As you look at your floor plan, there are two more things to consider as you create your journey of stations:

  1. Do not cross your own path.
  2. Do not trap yourself.

You want to construct your journey by beginning in a strategic location, such as the back of the building. This lets you move towards an exit. And you want the journey to be linear. Make it free from path-crossing loops. This way you won’t spend a great deal of mental energy thinking about what comes next along the way when you use the Memory Palace.

As you examine your floor plan, number your stations and chart out a top down list somewhere on the list. This step gives your brain a visual, a numbered and a conceptual representation of the Memory Palace at the same time. This process is what makes your Memory Palace “solid” in your mind. Done well, this Memory Palace will serve you for life. The best part is, once you’ve completed the construction stage, you’ll never have to look at this floor plan again. (But for the purposes of nostalgia, you might want to sign your first Memory Palace and frame it.)

Believe it or not, this simple action you’ve just completed is going to change your life for the better forever more.

Try It Out

Next, you need only come up with something you want to memorize.

Inspiring quotes that you can draw upon at will during both the good times and the bad are a great place to start.

Here’s a simple example from “The Paradoxical Commandments” by Kent M. Keith:

“People are illogical, unreasonable and self-centered. Love them anyway.”

For the purposes of this post, I’ve made the example intentionally easy, but also representative of the useful wisdom we often encounter and want to take with us.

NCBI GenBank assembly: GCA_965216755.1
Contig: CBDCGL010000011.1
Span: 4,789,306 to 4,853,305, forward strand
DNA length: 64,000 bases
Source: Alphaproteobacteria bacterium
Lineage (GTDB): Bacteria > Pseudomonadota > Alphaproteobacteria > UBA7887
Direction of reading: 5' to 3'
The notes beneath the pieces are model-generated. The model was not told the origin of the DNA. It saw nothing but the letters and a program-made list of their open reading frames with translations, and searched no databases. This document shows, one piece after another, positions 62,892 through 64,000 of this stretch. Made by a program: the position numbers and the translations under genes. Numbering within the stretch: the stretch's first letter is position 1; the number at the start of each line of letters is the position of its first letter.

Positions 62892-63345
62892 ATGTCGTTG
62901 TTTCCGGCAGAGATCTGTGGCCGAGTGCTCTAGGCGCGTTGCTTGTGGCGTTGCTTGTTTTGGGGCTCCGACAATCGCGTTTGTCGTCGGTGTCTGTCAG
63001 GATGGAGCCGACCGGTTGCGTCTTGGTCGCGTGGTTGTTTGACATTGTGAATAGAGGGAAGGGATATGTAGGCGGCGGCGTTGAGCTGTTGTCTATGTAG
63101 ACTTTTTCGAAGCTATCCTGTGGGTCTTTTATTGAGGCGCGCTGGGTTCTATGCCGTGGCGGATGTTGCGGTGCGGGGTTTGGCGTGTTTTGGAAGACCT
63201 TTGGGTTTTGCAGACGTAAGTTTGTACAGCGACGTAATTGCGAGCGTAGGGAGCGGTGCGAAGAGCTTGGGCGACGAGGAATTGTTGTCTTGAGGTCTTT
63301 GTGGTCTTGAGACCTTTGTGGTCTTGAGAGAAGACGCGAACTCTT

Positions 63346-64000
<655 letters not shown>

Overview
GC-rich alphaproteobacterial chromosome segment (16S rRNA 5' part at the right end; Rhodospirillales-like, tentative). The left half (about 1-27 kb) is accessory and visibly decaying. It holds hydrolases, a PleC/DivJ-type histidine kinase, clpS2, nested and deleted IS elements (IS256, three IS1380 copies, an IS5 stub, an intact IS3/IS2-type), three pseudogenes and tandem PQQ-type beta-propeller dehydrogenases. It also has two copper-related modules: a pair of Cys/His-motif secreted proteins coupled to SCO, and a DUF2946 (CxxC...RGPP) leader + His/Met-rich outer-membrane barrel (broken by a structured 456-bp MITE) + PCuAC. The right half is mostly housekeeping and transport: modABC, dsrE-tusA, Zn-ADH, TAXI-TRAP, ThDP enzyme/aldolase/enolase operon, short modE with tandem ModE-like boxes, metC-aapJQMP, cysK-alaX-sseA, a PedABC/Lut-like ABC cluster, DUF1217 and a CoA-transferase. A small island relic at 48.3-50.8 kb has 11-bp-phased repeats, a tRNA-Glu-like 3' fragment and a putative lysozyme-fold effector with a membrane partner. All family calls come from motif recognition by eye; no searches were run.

So to get started, imagine that you want to remember the key words “illogical,” “unreasonable” and “self-centered.” The quote is otherwise simple, but you struggle with these.

You now have a Memory Palace with either a few or many “stations.” You’ll use two or three of them to memorize this quote.

Let’s say that your stations are in your living room. They are, in linear order, the couch, a chair and the coffee table. On the couch, you would create an image for the word “illogical.” Perhaps you’ll imagine Einstein getting ill. (Illness + a man famous for using logical formulas = illogical).

I’ll leave it up to you to come up with your own images for the rest, but the important thing is to see them in big, bright, exaggerated colors. And add zany action to make the image memorable. So it’s not just that Einstein is sick. He’s coughing and sneezing into a big handkerchief that says “logical” on it in bright letters. Perhaps the sound of the sneeze even sounds like the word “illogical.”

If you want to get advanced, you can think of a way to use Einstein for the next word as well. This means making Einstein a “bridging figure.” You can pick an actor, historical figure or anyone you know and have that person act in interesting ways as they move through your Memory Palace. This will help you recall anything.

There’s much more to learn about using Memory Palaces. But my hope is that you now have more than enough information to build an effective Memory Palace and a good idea of how to use it to memorize important ideas and quotes that you encounter in your important self-development reading.

When you’re ready for more more training, I invite you to explore the free memory resources available on my website, I’m also happy to receive your questions and give your memory improvement the personal attention it deserves.

Latest Blog posts